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  • Writer's pictureKate

Recipe: Elderflower fizz

As promised, we've been doing a bit of experimenting with fizz making.

We couldn't work out why every single recipe for naturally brewed fizz contained vinegar AND lemon juice- we figured that if it was just for acidity balancing, that didn't make any sense- especially as the quantities of the acids in various recipes were wildly different. So we've been trying using either vinegar or lemon juice rather than both.

Also, if you don't leave it to ferment for long (because children want to drink it), the drink is really rather sweet (not that the children in question have been complaining about that)- so we're also investigating whether using a lot less sugar will work better for a quick brewed drink.

So here are the first set of results, for with vs without vinegar- after the basic recipe!

Basic recipe:


  • 2l water

  • 1 cup sugar (white, but other than that doesn't matter what sort)

  • 8-10 heads elderflower

  • 1 lemon

  • 1 tbsp cider or wine vinegar

You will also need

  • A tablespoon

  • A big bowl or pan- more than 4l capacity

  • A clean tea towel

  • String (to tie on the tea towel- optional)

  • Paper and pen- to label the bowl

  • 1x 2l or 2x 1l clean fizzy drink bottles- these MUST be designed to hold fizzy drinks so they don't explode! Screw top is best for releasing pressure.

  • A sharp knife, chopping board and fork

  • A vegetable peeler or zester (optional)

  • A big jug or other container you can pour from

  • A clean piece of cloth (pour boiling water over it to make sure if you like)

  • A sieve or colander


  1. Snip or pull the big elderflowers off the thick stems (leaving the thin stems is fine) and drop them in the bowl

  2. Zest and juice the lemon and put it all in the bowl - I just hack at the peel vaguely- it's all going in the bowl anyway- the point is just to let as much of the flavour out as possible, so damaging the cells is the thing to go for.

  3. Pour all the rest of the ingredients into the bowl and give it a stir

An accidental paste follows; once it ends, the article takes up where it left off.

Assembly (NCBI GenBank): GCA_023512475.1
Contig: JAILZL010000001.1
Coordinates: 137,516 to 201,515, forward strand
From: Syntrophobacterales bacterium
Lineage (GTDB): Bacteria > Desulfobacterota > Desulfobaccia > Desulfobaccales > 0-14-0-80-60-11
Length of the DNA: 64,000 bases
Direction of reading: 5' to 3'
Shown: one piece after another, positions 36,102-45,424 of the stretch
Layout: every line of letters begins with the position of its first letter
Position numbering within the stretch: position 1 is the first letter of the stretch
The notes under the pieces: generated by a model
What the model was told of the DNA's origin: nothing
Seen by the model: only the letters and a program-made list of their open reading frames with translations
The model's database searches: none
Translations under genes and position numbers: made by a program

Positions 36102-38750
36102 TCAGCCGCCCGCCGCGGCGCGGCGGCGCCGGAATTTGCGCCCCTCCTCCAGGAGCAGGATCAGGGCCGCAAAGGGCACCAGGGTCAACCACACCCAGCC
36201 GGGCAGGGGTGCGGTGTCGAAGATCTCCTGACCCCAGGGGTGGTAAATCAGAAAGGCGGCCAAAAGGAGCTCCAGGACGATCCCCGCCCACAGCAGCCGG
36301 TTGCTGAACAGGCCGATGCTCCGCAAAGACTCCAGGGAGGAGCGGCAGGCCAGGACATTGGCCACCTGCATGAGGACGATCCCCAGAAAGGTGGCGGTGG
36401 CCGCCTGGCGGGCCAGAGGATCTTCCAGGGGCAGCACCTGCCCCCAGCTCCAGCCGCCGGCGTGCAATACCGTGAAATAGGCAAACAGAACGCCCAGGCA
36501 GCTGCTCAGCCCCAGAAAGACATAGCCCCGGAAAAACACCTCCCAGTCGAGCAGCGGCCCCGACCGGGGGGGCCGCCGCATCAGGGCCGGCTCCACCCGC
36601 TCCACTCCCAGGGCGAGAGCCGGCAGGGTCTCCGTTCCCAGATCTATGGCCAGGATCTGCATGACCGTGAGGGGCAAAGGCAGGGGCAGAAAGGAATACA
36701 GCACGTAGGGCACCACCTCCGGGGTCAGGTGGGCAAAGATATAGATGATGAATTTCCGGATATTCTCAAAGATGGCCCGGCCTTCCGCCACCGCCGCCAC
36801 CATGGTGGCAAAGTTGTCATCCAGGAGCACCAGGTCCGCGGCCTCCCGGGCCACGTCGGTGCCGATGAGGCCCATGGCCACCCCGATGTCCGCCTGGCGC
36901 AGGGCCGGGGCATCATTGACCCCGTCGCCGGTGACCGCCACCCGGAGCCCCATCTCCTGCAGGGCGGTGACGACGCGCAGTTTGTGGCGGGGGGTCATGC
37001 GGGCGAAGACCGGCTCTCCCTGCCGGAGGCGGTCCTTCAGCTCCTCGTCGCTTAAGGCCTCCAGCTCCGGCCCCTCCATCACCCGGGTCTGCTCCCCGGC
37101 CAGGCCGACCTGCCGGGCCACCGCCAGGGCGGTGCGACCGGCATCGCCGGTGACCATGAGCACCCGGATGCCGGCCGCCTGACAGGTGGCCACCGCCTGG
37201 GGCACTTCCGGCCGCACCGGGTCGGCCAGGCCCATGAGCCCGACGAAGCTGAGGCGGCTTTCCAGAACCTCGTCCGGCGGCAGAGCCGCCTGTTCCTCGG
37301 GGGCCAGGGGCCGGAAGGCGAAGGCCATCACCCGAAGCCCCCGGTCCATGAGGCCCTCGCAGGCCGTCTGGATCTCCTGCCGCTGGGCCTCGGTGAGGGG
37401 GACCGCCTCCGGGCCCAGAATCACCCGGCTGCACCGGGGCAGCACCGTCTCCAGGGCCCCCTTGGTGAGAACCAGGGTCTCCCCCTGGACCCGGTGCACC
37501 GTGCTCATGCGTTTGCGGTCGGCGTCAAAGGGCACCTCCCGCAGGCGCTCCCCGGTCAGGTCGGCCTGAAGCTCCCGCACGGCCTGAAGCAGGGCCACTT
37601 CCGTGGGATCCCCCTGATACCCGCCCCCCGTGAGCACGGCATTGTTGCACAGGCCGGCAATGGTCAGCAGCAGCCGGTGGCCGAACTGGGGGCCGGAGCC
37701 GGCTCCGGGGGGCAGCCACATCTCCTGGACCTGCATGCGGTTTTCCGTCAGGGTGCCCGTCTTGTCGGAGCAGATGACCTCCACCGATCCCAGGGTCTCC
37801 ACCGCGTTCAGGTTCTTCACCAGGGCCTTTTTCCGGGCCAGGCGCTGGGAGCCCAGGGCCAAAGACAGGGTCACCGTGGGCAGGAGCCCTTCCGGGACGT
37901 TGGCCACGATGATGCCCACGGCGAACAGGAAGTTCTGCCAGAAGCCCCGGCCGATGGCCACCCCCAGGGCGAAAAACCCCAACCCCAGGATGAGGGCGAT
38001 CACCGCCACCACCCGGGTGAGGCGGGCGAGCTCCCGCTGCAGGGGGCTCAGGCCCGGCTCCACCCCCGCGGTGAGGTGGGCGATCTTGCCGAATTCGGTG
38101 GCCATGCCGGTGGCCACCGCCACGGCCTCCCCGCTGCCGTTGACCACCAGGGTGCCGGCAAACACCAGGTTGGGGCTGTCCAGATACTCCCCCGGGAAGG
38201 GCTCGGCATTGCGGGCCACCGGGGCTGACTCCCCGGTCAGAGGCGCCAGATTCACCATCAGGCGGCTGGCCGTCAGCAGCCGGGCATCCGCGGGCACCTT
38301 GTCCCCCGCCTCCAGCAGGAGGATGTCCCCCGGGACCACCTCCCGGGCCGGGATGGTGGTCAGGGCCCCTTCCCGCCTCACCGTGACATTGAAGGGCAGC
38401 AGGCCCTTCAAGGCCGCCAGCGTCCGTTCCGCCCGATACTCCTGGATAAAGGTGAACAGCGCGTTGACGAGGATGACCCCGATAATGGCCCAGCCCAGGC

4. Cover with the tea towel and put out of the way for 2 days. I tie the tea towel loosely onto the bowl with string and put a piece of paper on top with the date and what ingredients went in this time... avoids confusion later!

  5. After 2 days, filter the liquid into a big jug (you may need to do this a bit at a time) by pouring through the clean cloth placed in a sieve or colander.

  6. Pour the filtered liquid into the bottle

  7. Screw on the lid tightly and leave somewhere out of the way for 3 days- 4 weeks.

  8. Check the drink pressure daily and release the lid a little if the pressure is getting high to avoid explosions.

  9. Drink, preferably chilled!

The drink will get more alcoholic and less sweet the longer you leave it- refrigerate once it's at the stage you want, and only give to children for the first few days after starting to ferment- at this point it's like the posh "natural" fizzy drinks you can buy.

And the verdict:

First thing, leaving the drink for about 3 days in the warm weather we've been having (house at 22 degrees C) is plenty to make a sparkling drink- though it's a bit of a kiddy pop rather than anything more sophisticated tasting at this stage.

By day 2 we were needing to start to release pressure- obviously there are lots of good wild yeast colonies floating around Derby at the moment!

Next, we tested a version with no vinegar added against the version with the full recipe above.

With 6 of us tasting, it went 3 against 3. Interestingly, the older 3 of us all preferred the version WITH vinegar- which tasted a little less sweet and had more flavour- but the younger 3 all preferred the version without.

I suspect if the drink were brewed for longer, the version without vinegar would become more like the version with.

So basically, it works fine either way!

Next tests: No lemon juice vs with lemon juice and low-sugar elderflower fizz... It's really tough having to taste all these summery drinks!

Hope you enjoy making them!

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